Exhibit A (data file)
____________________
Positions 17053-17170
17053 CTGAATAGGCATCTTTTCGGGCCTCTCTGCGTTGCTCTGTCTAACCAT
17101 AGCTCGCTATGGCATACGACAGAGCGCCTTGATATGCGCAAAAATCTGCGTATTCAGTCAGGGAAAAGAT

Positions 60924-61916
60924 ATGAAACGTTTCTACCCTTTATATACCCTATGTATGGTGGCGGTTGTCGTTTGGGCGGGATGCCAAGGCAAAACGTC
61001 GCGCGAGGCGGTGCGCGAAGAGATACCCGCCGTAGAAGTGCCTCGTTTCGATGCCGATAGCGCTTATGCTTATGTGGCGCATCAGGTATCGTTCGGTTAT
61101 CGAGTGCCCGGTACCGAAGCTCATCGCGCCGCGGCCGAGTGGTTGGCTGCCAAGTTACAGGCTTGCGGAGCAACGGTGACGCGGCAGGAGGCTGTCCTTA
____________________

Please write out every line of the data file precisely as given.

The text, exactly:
Positions 17053-17170
17053 CTGAATAGGCATCTTTTCGGGCCTCTCTGCGTTGCTCTGTCTAACCAT
17101 AGCTCGCTATGGCATACGACAGAGCGCCTTGATATGCGCAAAAATCTGCGTATTCAGTCAGGGAAAAGAT

Positions 60924-61916
60924 ATGAAACGTTTCTACCCTTTATATACCCTATGTATGGTGGCGGTTGTCGTTTGGGCGGGATGCCAAGGCAAAACGTC
61001 GCGCGAGGCGGTGCGCGAAGAGATACCCGCCGTAGAAGTGCCTCGTTTCGATGCCGATAGCGCTTATGCTTATGTGGCGCATCAGGTATCGTTCGGTTAT
61101 CGAGTGCCCGGTACCGAAGCTCATCGCGCCGCGGCCGAGTGGTTGGCTGCCAAGTTACAGGCTTGCGGAGCAACGGTGACGCGGCAGGAGGCTGTCCTTA